SEVEN BUSINESS PLAN ERRORS THAT BUSINESS OWNERS COMMIT IN NIGERIA
Despite the fact that each small business is different, many successful ones share a basic foundation: a business plan. Researching and developing a business plan is a crucial step in sketching out the path your company will take, as well as an essential step in obtaining money for beginning expenditures or expansion. Avoid these typical business plan errors/mistakes to save time and energy.
TOP SEVEN BUSINESS PLAN ERRORS THAT BUSINESS OWNERS COMMIT
- Not making one
As an entrepreneur, you’re probably more interested in doing the thing you want to do than in developing a business plan. “If you don’t know where you’re going, you’ll wind up somewhere else,” Yogi Berra once said. You’re more likely to waste time and energy following unproductive avenues and spreading yourself thin if you don’t have a plan. Make finishing your plan a top priority to channel your energy, remain on track, and increase your chances of getting a small business loan.
- Being unrealistic
If you’re not willing to ask tough questions, conduct thorough research, and be honest with yourself, this can happen on a variety of levels. Your company strategy must wrestle with the realities of the marketplace, financial truths, and the entrepreneurial landscape, not the best-case scenario or the way you think things will go. Make an effort to be realistic in a few crucial areas:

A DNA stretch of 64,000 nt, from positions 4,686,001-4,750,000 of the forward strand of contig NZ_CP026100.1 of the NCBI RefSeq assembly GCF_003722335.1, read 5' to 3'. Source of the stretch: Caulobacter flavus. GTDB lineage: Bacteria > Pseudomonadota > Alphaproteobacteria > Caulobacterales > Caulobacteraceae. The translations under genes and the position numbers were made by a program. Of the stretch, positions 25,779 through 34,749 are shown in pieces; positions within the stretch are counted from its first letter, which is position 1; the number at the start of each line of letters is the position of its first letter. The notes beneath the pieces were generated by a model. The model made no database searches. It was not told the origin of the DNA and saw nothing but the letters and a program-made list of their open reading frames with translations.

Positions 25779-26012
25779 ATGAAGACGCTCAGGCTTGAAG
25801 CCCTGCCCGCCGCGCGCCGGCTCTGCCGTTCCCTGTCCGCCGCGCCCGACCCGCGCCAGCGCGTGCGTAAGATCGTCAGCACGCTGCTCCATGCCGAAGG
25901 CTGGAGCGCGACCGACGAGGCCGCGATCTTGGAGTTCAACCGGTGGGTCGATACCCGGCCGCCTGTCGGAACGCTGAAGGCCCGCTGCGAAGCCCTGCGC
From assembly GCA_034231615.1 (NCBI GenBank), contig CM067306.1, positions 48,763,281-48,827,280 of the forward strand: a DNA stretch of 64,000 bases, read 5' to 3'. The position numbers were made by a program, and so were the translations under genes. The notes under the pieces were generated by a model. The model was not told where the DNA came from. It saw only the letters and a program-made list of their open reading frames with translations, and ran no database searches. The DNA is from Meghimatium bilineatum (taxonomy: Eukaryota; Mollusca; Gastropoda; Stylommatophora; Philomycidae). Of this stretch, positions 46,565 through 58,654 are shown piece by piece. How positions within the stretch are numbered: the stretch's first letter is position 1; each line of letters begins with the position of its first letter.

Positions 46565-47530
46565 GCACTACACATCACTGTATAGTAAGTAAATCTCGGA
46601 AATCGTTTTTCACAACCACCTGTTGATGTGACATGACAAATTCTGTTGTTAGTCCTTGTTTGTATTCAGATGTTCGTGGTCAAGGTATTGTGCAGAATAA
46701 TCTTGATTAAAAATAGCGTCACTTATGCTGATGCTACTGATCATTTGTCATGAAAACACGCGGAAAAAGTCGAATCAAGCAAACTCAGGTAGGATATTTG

Financial forecasts: Don’t overestimate or pad your future profit predictions. At best, you’ll appear inexperienced, and a bank will be hesitant to offer you money because of it. In the worst-case scenario, they’ll lend you the money and you’ll default or file for bankruptcy.
The idea that you have little — or no — competition is a major red flag in many company concepts. “You’re always battling for funds,” said Manuel Batlle, RISBDC counselor. Even if your product is one-of-a-kind, your target market still has options for how to spend their money. You must consider how you will persuade your target market to part with their money.
It makes no difference what you want to manufacture or sell if you conduct market research. Someone must be willing to purchase it at a price that makes it profitable to sell. No company plan is complete without current market research to fully comprehend market trends, client interest, rival performance, and other factors of product or service feasibility.
- Poor executive summary